If high school is a cradle, restrictive and linear, then college must be a crib. You have a little more room, allowing you to stand up and explore a little. Plus, you are surrounded by bars.
Also, you get to choose what you want in your crib and what you want to toss out into your room for someone to step on later. Metaphor aside, you decide what on campus you want to get involved in. There is no adult urging you to take piano lessons or trying to get you addicted to T-ball – the gateway sport that leads to baseball.
For all you new students, freshman year is the best time to get in activities. Your classes are normally at their easiest (generally), and this is when you can divide time between studying, friends and organizations. Many of you usually live right on campus, making event meetings a short walk away.
On my first semester on campus, I decided to get involved in a campus production of “Richard the III,” and I rushed an engineering fraternity. Meetings, rehearsals and classes took up a good amount of my time. Despite these commitments, I still had plenty to play games, relax and have fun. Theater, I realized, should be left to the professionals. An engineer can only act so well. The fraternity, on the other hand, was great. The experience has left me with many great memories.
There is a smorgasbord of organizations – social, service, professional, religious – on which to feast. I suggest finding a handful that really fit your goals and expectations of college. I’m sure you will hear this adage many times through your college career: “Most of the college experience is had outside of the classroom.” Like most clich?s, this one is true. Classes are such a small percentage of what college offers.
Most of the memories are made over Chinese food with friends studying for a test that better be easier than the previous one or over beverages later that night forgetting the entire test. They are made playing video games with your roommates at four in the morning after the fourth fire drill in your dorm. The opportunities are pretty endless.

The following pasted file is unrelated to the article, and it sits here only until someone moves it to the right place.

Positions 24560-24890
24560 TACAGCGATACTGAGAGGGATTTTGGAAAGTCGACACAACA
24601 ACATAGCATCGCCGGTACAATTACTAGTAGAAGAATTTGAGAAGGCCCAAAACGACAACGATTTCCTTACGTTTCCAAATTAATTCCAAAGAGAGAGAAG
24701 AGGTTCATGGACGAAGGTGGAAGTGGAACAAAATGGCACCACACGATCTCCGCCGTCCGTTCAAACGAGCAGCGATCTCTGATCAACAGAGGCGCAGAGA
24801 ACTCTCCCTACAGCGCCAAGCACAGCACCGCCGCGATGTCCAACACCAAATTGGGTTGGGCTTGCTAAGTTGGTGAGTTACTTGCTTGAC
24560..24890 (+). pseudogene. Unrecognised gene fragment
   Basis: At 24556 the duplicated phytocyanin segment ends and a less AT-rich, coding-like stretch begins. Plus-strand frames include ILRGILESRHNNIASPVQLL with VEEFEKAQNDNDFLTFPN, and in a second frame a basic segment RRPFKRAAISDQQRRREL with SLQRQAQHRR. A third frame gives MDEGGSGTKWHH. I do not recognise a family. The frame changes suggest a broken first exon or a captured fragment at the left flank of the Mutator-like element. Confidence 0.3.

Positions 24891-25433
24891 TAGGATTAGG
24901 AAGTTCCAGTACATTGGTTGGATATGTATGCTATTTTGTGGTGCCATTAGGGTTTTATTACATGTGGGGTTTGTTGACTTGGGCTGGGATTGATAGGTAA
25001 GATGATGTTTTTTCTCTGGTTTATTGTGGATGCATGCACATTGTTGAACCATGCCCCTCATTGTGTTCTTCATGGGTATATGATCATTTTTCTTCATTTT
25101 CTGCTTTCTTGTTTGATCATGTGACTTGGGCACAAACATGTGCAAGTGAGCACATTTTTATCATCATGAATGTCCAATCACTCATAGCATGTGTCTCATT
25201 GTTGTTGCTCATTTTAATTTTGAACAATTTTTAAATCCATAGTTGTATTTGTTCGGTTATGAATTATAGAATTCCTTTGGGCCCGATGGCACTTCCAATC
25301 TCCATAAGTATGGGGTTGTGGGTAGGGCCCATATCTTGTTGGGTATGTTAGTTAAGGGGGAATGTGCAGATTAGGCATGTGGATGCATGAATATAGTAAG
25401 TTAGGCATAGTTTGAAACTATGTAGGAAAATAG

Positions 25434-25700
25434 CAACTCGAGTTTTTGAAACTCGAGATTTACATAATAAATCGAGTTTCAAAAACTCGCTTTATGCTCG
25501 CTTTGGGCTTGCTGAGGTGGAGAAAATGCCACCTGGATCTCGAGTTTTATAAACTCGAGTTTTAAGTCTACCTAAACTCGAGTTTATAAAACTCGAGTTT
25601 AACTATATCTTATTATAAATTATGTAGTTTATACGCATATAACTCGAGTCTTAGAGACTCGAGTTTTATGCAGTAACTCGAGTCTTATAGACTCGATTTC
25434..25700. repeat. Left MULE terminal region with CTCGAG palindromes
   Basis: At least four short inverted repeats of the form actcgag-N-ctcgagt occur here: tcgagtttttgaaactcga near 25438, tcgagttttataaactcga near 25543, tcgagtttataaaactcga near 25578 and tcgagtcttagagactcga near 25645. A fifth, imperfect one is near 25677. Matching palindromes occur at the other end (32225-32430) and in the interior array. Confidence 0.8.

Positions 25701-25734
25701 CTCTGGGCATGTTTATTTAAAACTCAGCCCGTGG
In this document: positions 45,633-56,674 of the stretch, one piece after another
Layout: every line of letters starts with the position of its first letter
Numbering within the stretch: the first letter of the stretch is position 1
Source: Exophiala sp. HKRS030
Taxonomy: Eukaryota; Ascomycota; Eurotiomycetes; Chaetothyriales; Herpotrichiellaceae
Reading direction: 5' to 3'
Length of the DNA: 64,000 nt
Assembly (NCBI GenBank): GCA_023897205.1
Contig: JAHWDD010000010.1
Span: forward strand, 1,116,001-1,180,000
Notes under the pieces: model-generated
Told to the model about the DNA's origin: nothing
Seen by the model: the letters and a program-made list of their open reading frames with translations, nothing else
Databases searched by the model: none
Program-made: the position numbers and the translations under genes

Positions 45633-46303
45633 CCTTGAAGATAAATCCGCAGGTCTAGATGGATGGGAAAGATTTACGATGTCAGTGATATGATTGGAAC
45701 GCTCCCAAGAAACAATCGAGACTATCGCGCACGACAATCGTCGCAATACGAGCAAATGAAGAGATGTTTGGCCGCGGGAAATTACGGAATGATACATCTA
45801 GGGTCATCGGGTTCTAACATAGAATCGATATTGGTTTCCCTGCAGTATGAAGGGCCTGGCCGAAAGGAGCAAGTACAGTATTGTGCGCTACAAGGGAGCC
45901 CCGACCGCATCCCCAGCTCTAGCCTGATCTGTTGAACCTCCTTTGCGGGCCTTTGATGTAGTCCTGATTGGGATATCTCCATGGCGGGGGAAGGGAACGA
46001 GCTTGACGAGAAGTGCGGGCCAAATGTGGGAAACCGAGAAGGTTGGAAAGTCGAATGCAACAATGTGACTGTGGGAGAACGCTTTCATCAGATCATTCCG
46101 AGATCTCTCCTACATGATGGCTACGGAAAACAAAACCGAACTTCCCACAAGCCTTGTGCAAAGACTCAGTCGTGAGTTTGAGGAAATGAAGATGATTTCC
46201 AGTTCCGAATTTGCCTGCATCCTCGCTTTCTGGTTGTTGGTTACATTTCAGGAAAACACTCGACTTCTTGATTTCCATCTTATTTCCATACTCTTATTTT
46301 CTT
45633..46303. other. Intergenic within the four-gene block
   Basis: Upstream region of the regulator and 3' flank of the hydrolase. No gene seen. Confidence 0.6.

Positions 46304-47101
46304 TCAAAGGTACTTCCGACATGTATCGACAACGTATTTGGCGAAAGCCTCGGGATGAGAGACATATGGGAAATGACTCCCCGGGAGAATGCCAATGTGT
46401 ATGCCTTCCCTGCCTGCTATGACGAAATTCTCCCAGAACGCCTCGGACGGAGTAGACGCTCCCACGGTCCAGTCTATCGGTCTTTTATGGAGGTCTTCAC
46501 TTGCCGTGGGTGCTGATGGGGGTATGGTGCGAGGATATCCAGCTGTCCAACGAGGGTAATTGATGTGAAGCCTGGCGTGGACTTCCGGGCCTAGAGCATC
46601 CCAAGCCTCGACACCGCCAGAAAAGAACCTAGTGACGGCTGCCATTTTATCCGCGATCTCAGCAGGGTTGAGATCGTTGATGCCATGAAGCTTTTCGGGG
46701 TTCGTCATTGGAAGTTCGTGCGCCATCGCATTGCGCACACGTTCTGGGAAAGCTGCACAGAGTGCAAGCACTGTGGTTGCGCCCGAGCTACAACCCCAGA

The problem with the college crib is that you start out alone. Most likely, high school friends went elsewhere and your family is far away. It is great finding a nice support group of friends that have taken the classes you are in and know what it’s like to be in college. Dorm mates are hit-and-miss. Some are wonderful, and they may be your roommates for the rest of your college life. Others may be nocturnal and annoying, making you want to escape the dorm for awhile. Another great reason to get involved on campus is just to escape roommates.
More than just a support group, organizations give you a huge amount of opportunities that aren’t available to you alone. Want to help build a house? Want to tell your future employer about an event you set up that raised a lot of money for a noble cause? Organizations give you these chances.
So, make the most out of your college crib. Fill it with some social events, some events that show you how fortunate you really are. You should obviously strive to improve yourself and your resume to get a job in the future. You can always put a bottle or two in there. Do anything you want. Just don’t go from your classes to your dorm to the library to the cafeteria to bed. That is rather boring and you miss out on a lot of opportunities for life lessons and good fun. Whenever you graduate and leave the college crib for a stroller or twin bed or whatever else works in the metaphor, you will be much more prepared.